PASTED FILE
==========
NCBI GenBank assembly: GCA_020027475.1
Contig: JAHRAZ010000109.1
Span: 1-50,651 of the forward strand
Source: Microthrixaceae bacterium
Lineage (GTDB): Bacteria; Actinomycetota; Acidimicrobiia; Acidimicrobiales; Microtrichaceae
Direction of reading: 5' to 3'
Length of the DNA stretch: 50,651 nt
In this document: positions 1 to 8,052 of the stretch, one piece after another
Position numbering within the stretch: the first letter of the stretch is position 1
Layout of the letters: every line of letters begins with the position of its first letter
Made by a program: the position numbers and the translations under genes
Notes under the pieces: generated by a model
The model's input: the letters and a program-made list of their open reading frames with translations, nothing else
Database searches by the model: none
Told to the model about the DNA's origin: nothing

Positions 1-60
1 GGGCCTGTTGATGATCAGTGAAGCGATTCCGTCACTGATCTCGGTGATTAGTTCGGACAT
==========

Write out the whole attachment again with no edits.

NCBI GenBank assembly: GCA_020027475.1
Contig: JAHRAZ010000109.1
Span: 1-50,651 of the forward strand
Source: Microthrixaceae bacterium
Lineage (GTDB): Bacteria; Actinomycetota; Acidimicrobiia; Acidimicrobiales; Microtrichaceae
Direction of reading: 5' to 3'
Length of the DNA stretch: 50,651 nt
In this document: positions 1 to 8,052 of the stretch, one piece after another
Position numbering within the stretch: the first letter of the stretch is position 1
Layout of the letters: every line of letters begins with the position of its first letter
Made by a program: the position numbers and the translations under genes
Notes under the pieces: generated by a model
The model's input: the letters and a program-made list of their open reading frames with translations, nothing else
Database searches by the model: none
Told to the model about the DNA's origin: nothing

Positions 1-60
1 GGGCCTGTTGATGATCAGTGAAGCGATTCCGTCACTGATCTCGGTGATTAGTTCGGACAT